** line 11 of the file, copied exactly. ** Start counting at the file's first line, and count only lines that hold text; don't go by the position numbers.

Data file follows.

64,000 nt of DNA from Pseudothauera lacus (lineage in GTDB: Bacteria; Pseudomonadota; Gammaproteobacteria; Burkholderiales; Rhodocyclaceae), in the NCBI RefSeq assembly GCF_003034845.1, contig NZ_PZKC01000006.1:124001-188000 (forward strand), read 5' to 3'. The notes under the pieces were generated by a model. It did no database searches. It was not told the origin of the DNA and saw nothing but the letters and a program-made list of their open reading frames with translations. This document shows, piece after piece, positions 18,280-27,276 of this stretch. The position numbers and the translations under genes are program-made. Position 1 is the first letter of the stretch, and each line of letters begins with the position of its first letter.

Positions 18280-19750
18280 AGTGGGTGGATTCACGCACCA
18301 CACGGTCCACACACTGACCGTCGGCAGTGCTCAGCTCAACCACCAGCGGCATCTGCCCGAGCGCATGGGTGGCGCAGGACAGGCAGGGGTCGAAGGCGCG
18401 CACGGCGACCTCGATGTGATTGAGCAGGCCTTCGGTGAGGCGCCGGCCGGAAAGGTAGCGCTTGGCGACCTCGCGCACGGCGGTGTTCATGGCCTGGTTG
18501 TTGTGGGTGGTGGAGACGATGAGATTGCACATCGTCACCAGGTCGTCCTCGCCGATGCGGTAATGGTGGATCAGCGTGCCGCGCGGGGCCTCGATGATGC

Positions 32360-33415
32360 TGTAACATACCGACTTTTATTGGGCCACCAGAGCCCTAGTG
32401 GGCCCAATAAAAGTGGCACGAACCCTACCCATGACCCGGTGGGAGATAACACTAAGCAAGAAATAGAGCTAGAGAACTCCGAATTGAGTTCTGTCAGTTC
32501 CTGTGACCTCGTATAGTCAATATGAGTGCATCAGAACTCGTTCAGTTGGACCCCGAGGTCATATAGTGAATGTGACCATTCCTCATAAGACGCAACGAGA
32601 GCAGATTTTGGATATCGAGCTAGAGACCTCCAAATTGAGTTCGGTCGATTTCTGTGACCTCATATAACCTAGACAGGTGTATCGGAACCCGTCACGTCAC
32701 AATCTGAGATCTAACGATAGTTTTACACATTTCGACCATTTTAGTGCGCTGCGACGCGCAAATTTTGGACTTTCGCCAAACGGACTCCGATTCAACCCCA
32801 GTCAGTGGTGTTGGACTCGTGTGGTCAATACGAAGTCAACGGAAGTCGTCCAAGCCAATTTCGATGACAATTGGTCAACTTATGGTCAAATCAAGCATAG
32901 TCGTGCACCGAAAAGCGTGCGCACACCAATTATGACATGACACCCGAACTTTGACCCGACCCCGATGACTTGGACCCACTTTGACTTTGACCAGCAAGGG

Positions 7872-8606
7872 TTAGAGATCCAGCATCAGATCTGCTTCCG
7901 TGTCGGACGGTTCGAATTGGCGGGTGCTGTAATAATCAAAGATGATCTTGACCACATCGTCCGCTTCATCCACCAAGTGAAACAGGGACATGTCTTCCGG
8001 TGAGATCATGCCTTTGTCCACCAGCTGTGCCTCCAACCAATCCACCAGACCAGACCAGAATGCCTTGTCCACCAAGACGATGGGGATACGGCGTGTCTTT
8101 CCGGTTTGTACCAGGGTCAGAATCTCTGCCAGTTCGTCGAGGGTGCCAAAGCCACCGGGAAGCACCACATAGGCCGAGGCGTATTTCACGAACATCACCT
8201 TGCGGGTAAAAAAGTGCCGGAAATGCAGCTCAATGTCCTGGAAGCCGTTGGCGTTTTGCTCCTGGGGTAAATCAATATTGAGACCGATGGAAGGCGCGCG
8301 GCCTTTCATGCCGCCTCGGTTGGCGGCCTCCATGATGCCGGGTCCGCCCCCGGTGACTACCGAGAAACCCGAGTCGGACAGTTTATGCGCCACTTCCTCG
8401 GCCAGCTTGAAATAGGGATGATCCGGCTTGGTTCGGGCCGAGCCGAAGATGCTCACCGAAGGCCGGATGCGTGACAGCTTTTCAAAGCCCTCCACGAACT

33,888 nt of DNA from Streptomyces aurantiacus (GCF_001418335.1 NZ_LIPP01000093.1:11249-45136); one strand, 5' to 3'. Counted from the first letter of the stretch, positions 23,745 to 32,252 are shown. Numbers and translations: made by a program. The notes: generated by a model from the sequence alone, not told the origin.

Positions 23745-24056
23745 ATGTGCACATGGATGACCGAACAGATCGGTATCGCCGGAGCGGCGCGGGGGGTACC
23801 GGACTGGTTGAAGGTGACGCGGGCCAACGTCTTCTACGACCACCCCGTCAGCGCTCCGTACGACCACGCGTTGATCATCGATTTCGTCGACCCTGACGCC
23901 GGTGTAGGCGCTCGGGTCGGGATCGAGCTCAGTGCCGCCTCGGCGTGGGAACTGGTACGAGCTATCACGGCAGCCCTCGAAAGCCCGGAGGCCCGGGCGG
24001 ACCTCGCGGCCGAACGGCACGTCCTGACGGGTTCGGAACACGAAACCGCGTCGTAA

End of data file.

32601 GCAGATTTTGGATATCGAGCTAGAGACCTCCAAATTGAGTTCGGTCGATTTCTGTGACCTCATATAACCTAGACAGGTGTATCGGAACCCGTCACGTCAC